The relationship between the chemical structure of a compound and its biological or pharmacological activity. Compounds are often classed together because they have structural characteristics in common including shape, size, stereochemical arrangement, and distribution of functional groups.
A group of enzymes that are dependent on CYCLIC AMP and catalyze the phosphorylation of SERINE or THREONINE residues on proteins. Included under this category are two cyclic-AMP-dependent protein kinase subtypes, each of which is defined by its subunit composition.
Proteins to which calcium ions are bound. They can act as transport proteins, regulator proteins, or activator proteins. They typically contain EF HAND MOTIFS.
A white crystal or crystalline powder used in BUFFERS; FERTILIZERS; and EXPLOSIVES. It can be used to replenish ELECTROLYTES and restore WATER-ELECTROLYTE BALANCE in treating HYPOKALEMIA.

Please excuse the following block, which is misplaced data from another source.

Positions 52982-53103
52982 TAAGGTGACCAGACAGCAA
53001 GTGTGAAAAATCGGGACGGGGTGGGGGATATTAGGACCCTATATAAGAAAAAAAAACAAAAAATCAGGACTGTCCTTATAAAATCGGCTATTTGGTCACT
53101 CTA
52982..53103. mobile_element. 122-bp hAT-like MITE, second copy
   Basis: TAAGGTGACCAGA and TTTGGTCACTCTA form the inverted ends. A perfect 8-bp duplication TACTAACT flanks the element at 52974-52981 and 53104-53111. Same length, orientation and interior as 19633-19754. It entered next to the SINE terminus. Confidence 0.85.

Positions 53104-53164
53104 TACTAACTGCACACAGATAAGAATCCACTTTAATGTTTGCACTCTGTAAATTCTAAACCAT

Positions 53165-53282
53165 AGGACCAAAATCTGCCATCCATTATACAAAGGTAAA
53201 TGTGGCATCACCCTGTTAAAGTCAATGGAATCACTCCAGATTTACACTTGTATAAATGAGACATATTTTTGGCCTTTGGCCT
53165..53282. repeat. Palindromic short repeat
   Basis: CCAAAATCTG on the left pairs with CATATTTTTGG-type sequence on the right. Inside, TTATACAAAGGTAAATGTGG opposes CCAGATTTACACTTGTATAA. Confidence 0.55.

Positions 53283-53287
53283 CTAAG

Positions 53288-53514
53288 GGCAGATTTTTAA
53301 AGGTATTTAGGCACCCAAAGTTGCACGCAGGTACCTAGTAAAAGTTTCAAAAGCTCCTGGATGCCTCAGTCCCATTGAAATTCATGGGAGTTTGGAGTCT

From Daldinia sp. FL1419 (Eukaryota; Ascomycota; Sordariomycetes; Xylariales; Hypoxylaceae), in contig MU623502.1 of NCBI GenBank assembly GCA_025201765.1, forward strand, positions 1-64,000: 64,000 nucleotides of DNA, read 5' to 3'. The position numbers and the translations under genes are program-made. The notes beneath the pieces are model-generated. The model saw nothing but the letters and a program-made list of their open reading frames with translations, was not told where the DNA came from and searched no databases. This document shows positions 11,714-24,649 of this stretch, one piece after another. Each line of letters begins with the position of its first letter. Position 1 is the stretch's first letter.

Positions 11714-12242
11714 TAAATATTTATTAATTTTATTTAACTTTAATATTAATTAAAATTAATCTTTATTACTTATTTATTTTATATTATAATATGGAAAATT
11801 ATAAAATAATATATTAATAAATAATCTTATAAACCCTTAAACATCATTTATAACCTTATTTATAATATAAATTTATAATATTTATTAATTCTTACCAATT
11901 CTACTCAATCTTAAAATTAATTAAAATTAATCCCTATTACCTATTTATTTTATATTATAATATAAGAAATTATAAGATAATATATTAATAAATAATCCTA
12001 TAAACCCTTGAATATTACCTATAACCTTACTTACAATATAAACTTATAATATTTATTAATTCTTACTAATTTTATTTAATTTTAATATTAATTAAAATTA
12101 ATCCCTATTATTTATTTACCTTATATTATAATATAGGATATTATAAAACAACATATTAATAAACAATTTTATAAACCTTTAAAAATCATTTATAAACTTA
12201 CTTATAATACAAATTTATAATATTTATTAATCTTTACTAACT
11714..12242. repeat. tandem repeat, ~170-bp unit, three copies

A methylxanthine naturally occurring in some beverages and also used as a pharmacological agent. Caffeine's most notable pharmacological effect is as a central nervous system stimulant, increasing alertness and producing agitation. It also relaxes SMOOTH MUSCLE, stimulates CARDIAC MUSCLE, stimulates DIURESIS, and appears to be useful in the treatment of some types of headache. Several cellular actions of caffeine have been observed, but it is not entirely clear how each contributes to its pharmacological profile. Among the most important are inhibition of cyclic nucleotide PHOSPHODIESTERASES, antagonism of ADENOSINE RECEPTORS, and modulation of intracellular calcium handling.
Proteins that bind specific drugs with high affinity and trigger intracellular changes influencing the behavior of cells. Drug receptors are generally thought to be receptors for some endogenous substance not otherwise specified.
The degree of similarity between sequences of amino acids. This information is useful for the analyzing genetic relatedness of proteins and species.
A dihydropyridine calcium antagonist with positive inotropic effects. It lowers blood pressure by reducing peripheral vascular resistance through a highly selective action on smooth muscle in arteriolar resistance vessels.
Genetically engineered MUTAGENESIS at a specific site in the DNA molecule that introduces a base substitution, or an insertion or deletion.